After a three-year wait, Folger at last revealed its redesigned entrance and reception space to theatregoers. Don’t worry. The theatre looks the same with its beautiful walnut coffered walls and upper seating gallery. Modernizing the Folger Library is still ongoing and is on target to be completed next year.
It’s Karen Ann Daniels’s first season as Artistic Director and if this is any mark of her guidance, we are in for a treat. The Winter’s Tale is a dramedy from Shakespeare’s First Folio of 1623. Considered both a romance and a comedy, it is so much more, especially in the capable hands of Director Tamilla Woodard, who breathes new life into both its dramatic and its comedic side.
The play opens with a fancy birthday party for Leontes’ eight-year-old son before morphing into an edge-of-your-seat crime drama. Who did what? What are their intentions? Who’s innocent? Who’s to blame? Who’s going to die? Who’s lying? Who will stand by King Leontes (Hadi Tabbal) even when he’s obviously gone bonkers, accusing Queen Hermione (Antoinette Crowe-Legacy) of being impregnated by his best pal, Polixenes (Drew Kopas)? Insert huge eye-roll here.
It seems the king has cuckolding on the brain. It turns out the men go along with him. And although they try mightily to dissuade him from murdering his wife, along with his beloved young son, Mamillius (the adorable and talented Clarence Payne), and the yet-unborn babe, their lives are also in danger.
The women believe in Queen Hermione’s innocence and fight mightily and eloquently for her honor. Paulina (Kate Eastwood Norris), her ally, refers to the king’s delirium as “his tyrannous passion.” And that’s putting it mildly. She gives him holy hell on a plate.
Leontes’ cupbearer, Antigonus (Stephen Patrick Martin), agrees to murder the baby, but his heart aches, and instead he leaves her in the forest during a hurricane. When the Shepherd (also Martin, who now looks like Big Hoss from the TV show Bonanza) finds her and takes her in, he names her Perdita (Kayleandra White).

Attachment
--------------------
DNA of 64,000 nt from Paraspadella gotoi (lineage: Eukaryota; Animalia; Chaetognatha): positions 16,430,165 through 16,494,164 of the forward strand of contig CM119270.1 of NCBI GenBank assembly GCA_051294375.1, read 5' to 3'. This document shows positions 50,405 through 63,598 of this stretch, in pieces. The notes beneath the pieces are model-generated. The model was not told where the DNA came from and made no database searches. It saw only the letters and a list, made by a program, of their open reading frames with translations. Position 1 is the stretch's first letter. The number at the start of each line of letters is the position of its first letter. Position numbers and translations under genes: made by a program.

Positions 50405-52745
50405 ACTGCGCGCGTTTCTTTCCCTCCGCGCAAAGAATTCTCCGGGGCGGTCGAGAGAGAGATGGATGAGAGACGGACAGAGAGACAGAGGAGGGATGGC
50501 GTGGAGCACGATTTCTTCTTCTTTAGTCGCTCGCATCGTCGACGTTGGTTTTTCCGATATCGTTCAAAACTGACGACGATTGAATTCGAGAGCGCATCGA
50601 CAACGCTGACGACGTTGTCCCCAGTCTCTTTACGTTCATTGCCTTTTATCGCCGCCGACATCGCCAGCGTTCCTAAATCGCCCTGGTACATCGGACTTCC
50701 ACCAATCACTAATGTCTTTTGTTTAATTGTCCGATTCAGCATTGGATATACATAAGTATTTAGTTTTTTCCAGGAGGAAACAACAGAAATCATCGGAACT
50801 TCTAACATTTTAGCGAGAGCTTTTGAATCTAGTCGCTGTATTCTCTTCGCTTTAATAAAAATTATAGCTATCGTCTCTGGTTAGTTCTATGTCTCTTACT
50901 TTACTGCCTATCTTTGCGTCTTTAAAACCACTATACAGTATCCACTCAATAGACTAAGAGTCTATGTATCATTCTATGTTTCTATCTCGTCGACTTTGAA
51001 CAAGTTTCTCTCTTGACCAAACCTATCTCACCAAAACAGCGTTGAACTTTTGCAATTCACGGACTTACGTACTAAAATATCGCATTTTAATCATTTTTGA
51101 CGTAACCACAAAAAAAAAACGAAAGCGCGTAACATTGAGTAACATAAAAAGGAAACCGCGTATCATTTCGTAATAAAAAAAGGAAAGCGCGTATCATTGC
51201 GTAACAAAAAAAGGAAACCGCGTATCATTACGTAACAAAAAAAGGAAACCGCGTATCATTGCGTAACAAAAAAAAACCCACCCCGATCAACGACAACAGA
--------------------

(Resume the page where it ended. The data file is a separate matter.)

Did Shakespeare know it translates to “little lost girl” in Italian? After she has grown to be a beautiful young woman, Polixenes’ son, Forizell (Jonathan Del Palmer), falls head over heels for the abandoned princess.
For the entirety of Act I, we are on tenterhooks – gripped by the murderous plot and riveted by the suspense. By the time intermission comes, we don’t want to leave our seats after Leontes has ordered the deaths of his wife, his son, and the unborn child.
Act II takes a 180. When Time announces that 16 years have passed, the plot switches to raucous comedy in the goofiest, zaniest, laugh-your-buns-off way. Watch for cowboys and cowgirls doing the Electric Slide at a sheep shearing hoedown; the Shepherd’s no-nothing, goofball son, Camillo (Cody Nickell), and the whole lot of them now speaking with a Southern twang; and a wacky, bicycle-riding, gypsy pickpocket, Autolycus (Reza Salazar) who fires up the audience with a call-and-response “Heigh-ho!” By now, we are on the floor writhing in hysterics. The audience needed stitches after all the shenanigans.
This is a terrific cast of notable locals and Broadway veterans. Standouts are the absurdly hilarious Nickell – a super scene-stealer; the marvelous charisma of the statuesque Crowe-Legacy; the undeniable acting chops of Tabbal; and our beloved local actor Norris, who pulls out all the stops to portray both fierceness and humanity.
The humor and switcheroo unpredictability of this play are the very things that make it so indelible. In the immortal words of the Roman emperor Marcus Aurelius, “Go with the flow.” All the better to enjoy yourself!
Children Richard Bradford and Clarence Payne share the roles of Mamillius and Time, and Nicholas Gerwitz plays Shepherd’s Son. Sabrina Lynne Sawyer is in the ensemble.
Set Design by Raul Abrego, Jr.; Costume Design by Sarah Cubbage; Lighting Design by Max Doolittle; Sound Design and Original Music by Matthew M. Nielson; Choreography by Joya Powell.
Highly recommended. A treat for the soul and the funny bone!
Through December 17 at Folger Shakespeare Theatre, 201 East Capitol Street, SE, Washington, DC 20003. For tickets and information, visit Folger.edu or call the box office at (202) 544-4600.